Miami Beach

Transportation

Venetian Causeway to close down for months

 

Needed bridge repairs to a segment of the historic roadway will force its temporary closing beginning in about four to six months.

 
Bicyclists and cars ride past work being done on the west end of the Venetian Causeway on Monday, April 14, 2014.
Bicyclists and cars ride past work being done on the west end of the Venetian Causeway on Monday, April 14, 2014.
PATRICK FARRELL / MIAMI HERALD STAFF

achardy@elnuevoherald.com

If you depend on the Venetian Causeway to get to your home or job, you have four to six months to find an alternate route because the historic roadway will be closed for several months so workers can conduct emergency repairs on a 730-foot-long weakened segment of the drawbridge closest to Miami.

More details emerged Wednesday about the coming six- to nine-month closure of the 87-year-old roadway in the aftermath of an official announcement late Tuesday by Miami-Dade County officials during a meeting of the Venetian Way Neighborhood Alliance.

Though the closure was first disclosed by Miami-Dade Mayor Carlos Giménez in a memo to county commissioners April 11, the implication of the news wasn’t really grasped by commuters and others until top county officials spoke in detail about the problem Tuesday night.

“What a treat it’s going to be going to Miami Beach these days,” said Therese Gagne, who lives in the Miami area and who periodically uses the causeway to see clients and friends in Miami Beach. “Now the trips will take longer because you have to take the MacArthur Causeway that is full of construction because of the port tunnel, or the Julia Tuttle Causeway that is always full of traffic going to or coming from the airport.”

The Venetian issue figured prominently Wednesday during a meeting of the City of Miami Beach Commission, where Miami-Dade Commissioner Sally Heyman addressed the problem.

“It’s going to be an absolute disruption and termination of service for nine months,” Heyman said.

The silver lining in the disruption is that the alternate routes will be free; the Venetian charges a $1.75 toll. Separately, county officials said the $24 annual administrative fee charged Venetian Island property owners for toll transponders has been suspended — not because of the bridge repairs but because of unrelated litigation.

Michael Bauman, Miami-Dade causeways division chief, told the Tuesday night meeting that because of the litigation the fee will no longer apply and those who have not paid it — a majority of transponder holders — do not need to worry about it for now.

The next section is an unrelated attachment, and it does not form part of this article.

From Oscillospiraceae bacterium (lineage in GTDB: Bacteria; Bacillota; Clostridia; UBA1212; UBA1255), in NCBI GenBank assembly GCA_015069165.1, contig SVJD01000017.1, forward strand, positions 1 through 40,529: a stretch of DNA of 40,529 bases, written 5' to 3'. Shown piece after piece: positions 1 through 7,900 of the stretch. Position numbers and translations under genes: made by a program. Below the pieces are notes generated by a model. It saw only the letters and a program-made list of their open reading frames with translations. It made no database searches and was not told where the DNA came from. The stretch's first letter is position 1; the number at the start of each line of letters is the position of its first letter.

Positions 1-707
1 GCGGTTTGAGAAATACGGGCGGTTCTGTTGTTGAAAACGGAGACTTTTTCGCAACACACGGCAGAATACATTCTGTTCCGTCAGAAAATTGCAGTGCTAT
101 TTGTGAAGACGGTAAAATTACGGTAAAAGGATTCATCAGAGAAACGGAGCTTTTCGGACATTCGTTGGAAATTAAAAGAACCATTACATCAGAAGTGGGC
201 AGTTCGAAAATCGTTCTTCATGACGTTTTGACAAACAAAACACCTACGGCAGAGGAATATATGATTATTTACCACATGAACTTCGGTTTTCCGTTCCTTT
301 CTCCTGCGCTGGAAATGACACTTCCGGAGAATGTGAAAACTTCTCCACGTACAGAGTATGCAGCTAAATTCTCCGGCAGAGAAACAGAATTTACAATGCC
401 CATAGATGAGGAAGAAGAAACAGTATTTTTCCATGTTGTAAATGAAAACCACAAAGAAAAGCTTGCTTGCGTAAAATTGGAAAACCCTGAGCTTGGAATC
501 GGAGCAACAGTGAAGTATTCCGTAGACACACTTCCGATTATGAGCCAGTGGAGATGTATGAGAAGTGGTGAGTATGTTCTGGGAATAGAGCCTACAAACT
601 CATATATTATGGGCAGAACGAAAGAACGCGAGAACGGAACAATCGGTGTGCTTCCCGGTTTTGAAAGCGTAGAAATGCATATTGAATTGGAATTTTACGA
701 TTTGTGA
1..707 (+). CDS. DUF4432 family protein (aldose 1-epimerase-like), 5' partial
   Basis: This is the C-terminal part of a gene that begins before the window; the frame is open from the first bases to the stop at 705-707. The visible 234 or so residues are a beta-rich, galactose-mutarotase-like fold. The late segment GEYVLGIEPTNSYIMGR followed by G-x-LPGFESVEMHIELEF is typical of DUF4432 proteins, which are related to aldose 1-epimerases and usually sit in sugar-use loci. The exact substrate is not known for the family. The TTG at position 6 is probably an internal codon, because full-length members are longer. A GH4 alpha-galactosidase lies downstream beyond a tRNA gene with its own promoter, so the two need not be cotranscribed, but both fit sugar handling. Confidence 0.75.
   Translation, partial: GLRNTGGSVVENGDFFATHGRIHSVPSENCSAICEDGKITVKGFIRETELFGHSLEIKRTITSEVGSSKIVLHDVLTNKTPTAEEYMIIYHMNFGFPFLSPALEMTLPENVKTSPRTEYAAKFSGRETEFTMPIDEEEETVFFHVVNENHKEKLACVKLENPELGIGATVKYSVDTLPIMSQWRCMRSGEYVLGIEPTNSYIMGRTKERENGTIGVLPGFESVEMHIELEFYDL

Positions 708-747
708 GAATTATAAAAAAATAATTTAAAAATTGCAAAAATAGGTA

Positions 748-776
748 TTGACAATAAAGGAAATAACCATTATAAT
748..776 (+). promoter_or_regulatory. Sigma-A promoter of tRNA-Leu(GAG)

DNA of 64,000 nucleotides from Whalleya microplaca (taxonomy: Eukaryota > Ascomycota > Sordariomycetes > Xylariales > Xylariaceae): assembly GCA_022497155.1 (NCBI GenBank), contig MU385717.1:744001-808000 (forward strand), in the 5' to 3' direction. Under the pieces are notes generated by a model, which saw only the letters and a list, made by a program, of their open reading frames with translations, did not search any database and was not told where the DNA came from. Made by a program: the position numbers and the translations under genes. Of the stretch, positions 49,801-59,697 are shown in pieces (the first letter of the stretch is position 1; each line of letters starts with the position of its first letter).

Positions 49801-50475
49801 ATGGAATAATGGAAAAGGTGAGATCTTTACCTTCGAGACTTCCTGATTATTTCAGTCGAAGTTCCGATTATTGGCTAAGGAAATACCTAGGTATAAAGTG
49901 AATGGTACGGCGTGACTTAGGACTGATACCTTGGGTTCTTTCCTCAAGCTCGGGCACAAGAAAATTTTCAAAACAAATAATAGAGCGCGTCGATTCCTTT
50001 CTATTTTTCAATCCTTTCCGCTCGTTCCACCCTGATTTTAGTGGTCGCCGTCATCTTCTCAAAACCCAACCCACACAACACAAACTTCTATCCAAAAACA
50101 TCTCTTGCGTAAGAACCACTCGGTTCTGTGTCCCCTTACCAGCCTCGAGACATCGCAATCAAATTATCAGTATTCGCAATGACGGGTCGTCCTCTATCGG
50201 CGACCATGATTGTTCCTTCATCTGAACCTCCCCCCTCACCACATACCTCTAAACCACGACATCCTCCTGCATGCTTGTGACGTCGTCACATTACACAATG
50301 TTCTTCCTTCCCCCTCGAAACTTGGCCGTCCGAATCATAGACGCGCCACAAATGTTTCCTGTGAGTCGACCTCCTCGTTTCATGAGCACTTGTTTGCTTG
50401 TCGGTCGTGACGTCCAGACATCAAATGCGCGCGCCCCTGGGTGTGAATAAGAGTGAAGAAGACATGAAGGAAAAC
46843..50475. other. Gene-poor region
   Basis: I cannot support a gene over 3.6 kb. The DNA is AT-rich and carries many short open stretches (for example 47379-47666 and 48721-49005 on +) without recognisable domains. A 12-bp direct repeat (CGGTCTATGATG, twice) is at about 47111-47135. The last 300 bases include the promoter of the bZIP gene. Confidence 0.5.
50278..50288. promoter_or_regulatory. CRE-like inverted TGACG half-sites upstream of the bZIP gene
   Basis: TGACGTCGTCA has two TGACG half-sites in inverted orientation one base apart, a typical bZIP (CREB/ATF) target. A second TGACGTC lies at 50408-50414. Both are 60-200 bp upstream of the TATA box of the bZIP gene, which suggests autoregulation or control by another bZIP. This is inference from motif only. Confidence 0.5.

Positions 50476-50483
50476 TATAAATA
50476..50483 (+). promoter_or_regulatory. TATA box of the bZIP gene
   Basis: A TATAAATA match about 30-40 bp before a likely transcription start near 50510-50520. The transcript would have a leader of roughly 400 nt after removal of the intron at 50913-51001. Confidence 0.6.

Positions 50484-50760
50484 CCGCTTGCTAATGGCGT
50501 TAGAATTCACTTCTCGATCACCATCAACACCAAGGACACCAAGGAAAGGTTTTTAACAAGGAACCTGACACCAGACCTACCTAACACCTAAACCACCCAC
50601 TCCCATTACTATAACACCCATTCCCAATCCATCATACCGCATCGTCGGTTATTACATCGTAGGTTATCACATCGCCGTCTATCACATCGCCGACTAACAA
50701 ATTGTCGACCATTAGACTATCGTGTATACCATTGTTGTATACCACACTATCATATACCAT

“I am seeking further direction on what to do about those that have paid,” Bauman said at the meeting.

The bridge repair will delay implementation this summer of the toll conversion on the Venetian to SunPass. The system is scheduled to go online on the Rickenbacker Causeway in the summer.

Equipment will continue to be installed on the Venetian, but the SunPass conversion will not take effect until after the bridge work is complete.

The Venetian bridge crisis began March 15 when a Miami-Dade Transit bus traveling eastbound on the westernmost part of the drawbridge near Miami got stuck as it drove on the weakened segment.

“A portion of the bridge fell and a hole opened up,” Miami-Dade County Engineer Antonio Cotarelo said at the Tuesday night meeting.

Initially, county officials suspended bus service over the bridge and then vehicle weight restrictions were put in place. Under the restrictions, only vehicles that weigh less than 11 tons can use the roadway. The transit buses that generally travel on the Venetian weigh 15 tons. Albert Hernandez, a transit official, said at the meeting that the county has a six-ton vehicle that could be used. More details will be announced in a few days, he said.

Thousands of people who work in Miami Beach and on the Venetian islands rely on the transit buses to get to work. Others who can’t drive depend on the buses to do their shopping in Miami Beach.

At the Miami Beach Commission meeting Wednesday, Commissioner Joy Malakoff asked that the existing Miami Beach trolley system be extended on an emergency basis to Belle Isle.

“It is the one island on the Venetian islands where there is a real need for citizens who do not drive or can’t drive to come to Miami Beach to do their shopping, or to go to their doctor,” she said.

City Manager Jimmy Morales said he will look into that possibility, but noted that Miami-Dade Transit had begun some limited service to Belle Isle.

After thorough inspection of the bridges, officials said, they determined that the 730-foot-long segment where the bus got stuck needs to be demolished and replaced.

That segment was not renovated when extensive restoration of the Venetian Causeway took place between 1996 and 1999.

Before the restoration work began, debate raged over whether to demolish the original causeway and replace it with a state-of-the-art roadway.

State transportation officials initially planned to raze the old causeway and build a new one, but they ultimately gave in to pressures from Venetian island residents who sought to preserve the look of the original roadway.

The federal government designated the causeway as a national treasure, listing it in the National Register of Historic Places.

The designation quashed plans to demolish the causeway, including the 12 bridges that link residential islands to the mainland and Miami Beach.

Instead of demolition, state road engineers settled on restoration and renovation.

Miami Herald staff writers Patricia Mazzei and Christina Veiga contributed to this report.

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